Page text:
This section is from the book "The Fruit Manual: Containing The Descriptions And Synonyms Of The Fruits And Fruit Trees Of Great Britain", by Robert Hogg. Also available from Amazon: The Fruit Manual.
Bunches, large, nine inches to a foot long, broad shouldered, and with very stout stalks. Berry-stalks, long, slender, and slightly warted. Berries, large, an inch or more in length, oblong or oval. Skin, thick and membranous, quite black, covered with thin bloom. Flesh, tender and very juicy, sweet, and richly flavoured. Seeds, rarely more than two, and generally only one.
Bunches, medium sized, not quite so large as those of Royal Muscadine, shouldered and loose. Berries, medium sized, round, uneven, with short, thin stalks. Skin, thin, greenish yellow or white, covered with bloom. Flesh, tender, sweet, and with the flavour of Royal Muscadine, of which this variety is a mere form, differing in having the leaves very much cut. It ripens in a cool vinery.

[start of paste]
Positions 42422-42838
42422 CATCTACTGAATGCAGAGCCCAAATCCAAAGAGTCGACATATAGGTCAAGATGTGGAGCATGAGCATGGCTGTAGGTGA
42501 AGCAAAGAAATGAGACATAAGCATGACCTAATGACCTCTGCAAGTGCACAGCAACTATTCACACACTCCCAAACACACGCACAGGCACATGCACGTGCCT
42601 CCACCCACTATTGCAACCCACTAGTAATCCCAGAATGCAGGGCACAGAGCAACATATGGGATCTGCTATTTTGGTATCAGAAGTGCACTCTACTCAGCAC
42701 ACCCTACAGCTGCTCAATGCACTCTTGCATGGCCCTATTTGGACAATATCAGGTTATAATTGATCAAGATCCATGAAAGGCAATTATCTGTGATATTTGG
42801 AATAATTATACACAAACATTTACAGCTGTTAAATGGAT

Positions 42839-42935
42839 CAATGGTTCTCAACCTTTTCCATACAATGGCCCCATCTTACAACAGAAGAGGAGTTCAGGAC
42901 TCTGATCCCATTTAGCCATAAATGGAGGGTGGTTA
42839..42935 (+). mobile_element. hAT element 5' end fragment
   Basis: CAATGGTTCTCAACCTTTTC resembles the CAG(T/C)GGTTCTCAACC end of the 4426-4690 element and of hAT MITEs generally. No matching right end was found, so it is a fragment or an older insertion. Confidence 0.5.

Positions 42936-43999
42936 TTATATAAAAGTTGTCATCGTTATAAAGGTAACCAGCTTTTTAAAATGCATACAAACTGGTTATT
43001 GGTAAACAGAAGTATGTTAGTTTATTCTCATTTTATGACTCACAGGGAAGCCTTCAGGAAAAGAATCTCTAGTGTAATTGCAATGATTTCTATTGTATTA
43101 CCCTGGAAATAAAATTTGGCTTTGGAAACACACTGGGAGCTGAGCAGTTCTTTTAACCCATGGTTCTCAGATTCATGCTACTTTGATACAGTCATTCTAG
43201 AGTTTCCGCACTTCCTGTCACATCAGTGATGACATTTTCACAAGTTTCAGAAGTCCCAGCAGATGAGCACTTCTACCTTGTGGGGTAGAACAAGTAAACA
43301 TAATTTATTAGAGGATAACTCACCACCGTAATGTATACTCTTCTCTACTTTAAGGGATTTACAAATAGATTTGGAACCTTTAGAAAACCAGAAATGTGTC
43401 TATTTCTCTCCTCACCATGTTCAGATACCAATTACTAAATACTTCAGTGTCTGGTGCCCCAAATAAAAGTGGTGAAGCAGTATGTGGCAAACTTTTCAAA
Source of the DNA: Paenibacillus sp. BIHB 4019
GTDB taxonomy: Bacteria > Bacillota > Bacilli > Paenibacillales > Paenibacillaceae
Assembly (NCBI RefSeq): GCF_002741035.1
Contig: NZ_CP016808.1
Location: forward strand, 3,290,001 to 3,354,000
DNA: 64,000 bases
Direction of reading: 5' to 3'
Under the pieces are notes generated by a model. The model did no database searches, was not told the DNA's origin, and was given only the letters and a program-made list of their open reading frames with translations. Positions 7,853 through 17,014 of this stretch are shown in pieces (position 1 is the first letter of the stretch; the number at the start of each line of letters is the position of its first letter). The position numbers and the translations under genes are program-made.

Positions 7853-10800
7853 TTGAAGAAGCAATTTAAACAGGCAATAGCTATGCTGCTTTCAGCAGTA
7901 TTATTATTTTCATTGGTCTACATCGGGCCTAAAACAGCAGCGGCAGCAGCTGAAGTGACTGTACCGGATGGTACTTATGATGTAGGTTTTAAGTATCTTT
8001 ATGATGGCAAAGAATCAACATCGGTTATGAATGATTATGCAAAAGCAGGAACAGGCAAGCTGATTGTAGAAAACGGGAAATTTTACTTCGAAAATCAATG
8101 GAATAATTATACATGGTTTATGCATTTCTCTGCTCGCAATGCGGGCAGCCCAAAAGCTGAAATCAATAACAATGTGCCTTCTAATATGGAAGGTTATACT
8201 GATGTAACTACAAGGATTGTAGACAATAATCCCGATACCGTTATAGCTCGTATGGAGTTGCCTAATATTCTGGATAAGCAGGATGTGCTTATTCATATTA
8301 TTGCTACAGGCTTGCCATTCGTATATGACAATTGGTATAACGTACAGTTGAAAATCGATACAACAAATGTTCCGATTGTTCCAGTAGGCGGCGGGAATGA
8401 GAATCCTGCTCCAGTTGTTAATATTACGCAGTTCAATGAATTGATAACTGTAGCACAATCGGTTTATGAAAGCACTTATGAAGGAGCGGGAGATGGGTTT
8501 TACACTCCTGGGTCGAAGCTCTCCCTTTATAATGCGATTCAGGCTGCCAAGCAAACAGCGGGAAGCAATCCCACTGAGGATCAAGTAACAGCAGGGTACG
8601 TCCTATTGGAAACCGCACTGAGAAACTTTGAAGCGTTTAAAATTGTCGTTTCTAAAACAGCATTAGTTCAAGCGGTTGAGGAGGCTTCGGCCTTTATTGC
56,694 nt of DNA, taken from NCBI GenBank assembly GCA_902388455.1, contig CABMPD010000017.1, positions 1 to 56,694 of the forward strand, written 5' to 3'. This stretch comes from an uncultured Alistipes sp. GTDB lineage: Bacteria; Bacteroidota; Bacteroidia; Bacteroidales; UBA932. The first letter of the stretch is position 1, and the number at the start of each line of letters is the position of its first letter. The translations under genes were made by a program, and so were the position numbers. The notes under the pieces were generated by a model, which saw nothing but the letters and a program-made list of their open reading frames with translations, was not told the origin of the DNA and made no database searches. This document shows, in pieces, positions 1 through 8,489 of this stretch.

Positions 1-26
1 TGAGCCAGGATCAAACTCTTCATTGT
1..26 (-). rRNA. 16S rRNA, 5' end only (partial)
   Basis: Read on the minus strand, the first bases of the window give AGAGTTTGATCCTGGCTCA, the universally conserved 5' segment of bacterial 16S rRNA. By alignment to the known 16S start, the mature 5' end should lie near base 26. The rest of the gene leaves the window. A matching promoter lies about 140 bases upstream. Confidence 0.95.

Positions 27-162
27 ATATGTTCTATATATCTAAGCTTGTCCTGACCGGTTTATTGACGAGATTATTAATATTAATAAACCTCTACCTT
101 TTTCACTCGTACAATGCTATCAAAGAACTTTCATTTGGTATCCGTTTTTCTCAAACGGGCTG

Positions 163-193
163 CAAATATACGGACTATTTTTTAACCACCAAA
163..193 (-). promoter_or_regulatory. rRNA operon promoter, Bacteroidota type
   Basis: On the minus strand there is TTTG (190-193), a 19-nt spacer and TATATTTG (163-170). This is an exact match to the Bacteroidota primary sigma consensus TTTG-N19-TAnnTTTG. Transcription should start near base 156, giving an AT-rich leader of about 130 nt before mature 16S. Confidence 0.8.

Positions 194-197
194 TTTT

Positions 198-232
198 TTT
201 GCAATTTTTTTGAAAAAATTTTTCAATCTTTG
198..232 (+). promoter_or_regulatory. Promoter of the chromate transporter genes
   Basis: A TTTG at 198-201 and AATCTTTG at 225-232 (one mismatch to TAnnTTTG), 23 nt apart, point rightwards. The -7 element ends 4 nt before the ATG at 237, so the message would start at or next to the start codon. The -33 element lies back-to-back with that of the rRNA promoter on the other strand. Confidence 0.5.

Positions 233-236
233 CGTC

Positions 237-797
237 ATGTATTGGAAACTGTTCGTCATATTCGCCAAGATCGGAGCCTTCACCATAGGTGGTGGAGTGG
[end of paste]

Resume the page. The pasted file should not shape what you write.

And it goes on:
Punches, small and cylindrical. Berries, medium sized, quite round. Skin, tender, white, covered with a thin bloom. Flesh, firm and crackling, very juicy, with a fine brisk citron flavour, and a distinct Frontignan aroma.
A very excellent little grape, well adapted for pot culture. It ripens freely in an ordinary vinery.
Bunches, rather small, round, and loose. Berries, very long, sometimes an inch and a half, and narrow, tapering to both ends, and just like very large barberries. Skin, thick, green, and covered with white bloom. Flesh, firm and sweet.
A late-ripening and late-hanging grape of little value, and requires stove heat to ripen it.
Cranford Muscat. See Chasselas Musquè.
Cranford Muscat Muscadine. See Chasselas Musqué.
Currant. See Black Corinth.
Damascus. See Black Damascus.
Bunches, tapering, a foot to eighteen inches long, and well shouldered. Berries, above medium size, round, three-quarters to seven-eighths of an inch in diameter, on stout stalks. Skin, thin and membranous, not at all astringent, but sweet; yellowish green when ripe, becoming of a rich amber colour when highly ripened. Flesh, firm, sweet, and sprightly, and with a fine Frontignan flavour.
The finest of the White Frontignan grapes, equalling Chasselas Musqué in flavour, but much superior to it in size of the bunches and the berries, the latter of which never crack their skin as that variety invariably does.
It was raised by Mr. John Pearson, of Chilwell, Nottingham, from Duchess of Buccleuch, and received a first-class certificate from the Royal Horticultural Society in 1872.